Developing economies have been making steady progress in this respect. Some of the definite leaders in this direction include Philippines through the Department of Environment and Natural Resources . A number of promising prospects have been reported in Africa. Leaders in this respect are Rwanda and South Africa. Other countries where digital land reforms are at different stages include: Uganda, Kenya, Ethiopia, Namibia, Zimbabwe and Tanzania.

How to get there?

Is there really a systematic pathway that can be followed in the quest to end up with fully digital titles? If we were to follow the narrative by those economies that already have gone through this, there are parallels that can be drawn.

  1. There must be a deliberate effort to generate a backup or archive of all existing information. This would proceed along the lines of securing all supporting paper based documents. The documents that come to mind here are those supporting a particular title to land. These include parcel files that hold correspondence files, deed plans, survey plans, allotment letters, green cards and white cards and any other document that would support.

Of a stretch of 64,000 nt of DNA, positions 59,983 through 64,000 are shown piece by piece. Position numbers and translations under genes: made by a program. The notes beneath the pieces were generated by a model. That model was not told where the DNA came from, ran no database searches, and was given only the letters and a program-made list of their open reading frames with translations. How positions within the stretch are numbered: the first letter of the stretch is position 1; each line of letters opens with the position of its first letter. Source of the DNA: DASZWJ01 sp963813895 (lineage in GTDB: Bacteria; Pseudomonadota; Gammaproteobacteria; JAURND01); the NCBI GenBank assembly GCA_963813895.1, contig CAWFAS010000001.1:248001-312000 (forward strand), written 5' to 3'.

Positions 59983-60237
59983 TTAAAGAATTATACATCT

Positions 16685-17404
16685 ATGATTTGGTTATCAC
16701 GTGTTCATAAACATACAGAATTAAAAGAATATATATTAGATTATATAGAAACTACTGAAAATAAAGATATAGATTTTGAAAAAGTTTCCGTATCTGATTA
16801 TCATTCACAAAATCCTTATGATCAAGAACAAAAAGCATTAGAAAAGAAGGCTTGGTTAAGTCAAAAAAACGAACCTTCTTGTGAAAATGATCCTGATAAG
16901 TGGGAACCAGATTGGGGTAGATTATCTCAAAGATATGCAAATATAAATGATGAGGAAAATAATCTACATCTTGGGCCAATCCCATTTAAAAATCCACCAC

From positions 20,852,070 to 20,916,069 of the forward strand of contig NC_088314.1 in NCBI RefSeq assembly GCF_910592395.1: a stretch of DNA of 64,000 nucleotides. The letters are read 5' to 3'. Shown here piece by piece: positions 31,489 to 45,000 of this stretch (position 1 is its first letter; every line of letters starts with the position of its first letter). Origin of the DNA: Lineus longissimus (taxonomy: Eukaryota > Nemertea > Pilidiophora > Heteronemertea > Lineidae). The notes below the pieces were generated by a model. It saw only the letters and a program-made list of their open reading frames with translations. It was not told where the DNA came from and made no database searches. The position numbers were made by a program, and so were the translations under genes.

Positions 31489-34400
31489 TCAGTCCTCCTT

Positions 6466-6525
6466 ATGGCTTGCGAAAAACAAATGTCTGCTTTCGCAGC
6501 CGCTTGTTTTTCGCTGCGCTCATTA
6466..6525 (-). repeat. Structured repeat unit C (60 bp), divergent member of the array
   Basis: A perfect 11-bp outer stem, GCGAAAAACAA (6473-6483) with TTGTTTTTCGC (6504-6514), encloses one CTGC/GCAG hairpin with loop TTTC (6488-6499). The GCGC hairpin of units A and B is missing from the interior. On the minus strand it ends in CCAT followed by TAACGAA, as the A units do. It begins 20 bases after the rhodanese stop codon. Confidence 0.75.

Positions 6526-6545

2. The next thing is to map out the processes and procedures that are followed towards the titling process. This mapping out process has the objective of identifying related processes, the various players in each process and linkages amongst related processes. Once these are mapped out, then the processes need to be re-evaluated to identify those that can be reengineered to make them more efficient, cost effective and support timely delivery of services.
  3. Data conversion and the automation of reengineered workflows can proceed in parallel.
    1. The conversion in this case being more than the usual scanning and archival, to a more detailed digitization venture where data scanned is extracted and ingested into a spatially aware database. The data conversion is especially critical since data is the mainstay of the resultant digital Land Information System (LIS). The data being handled is often times running for decades if not centuries and as such is quite voluminous and requires efficient strategies for its conversion. One such strategy could be to identify transaction heavy regions and process these first, while in parallel, processing of less active files proceeds. This means there will be two separate data conversion threads, one for the very active files, and the second for the largely dormant files.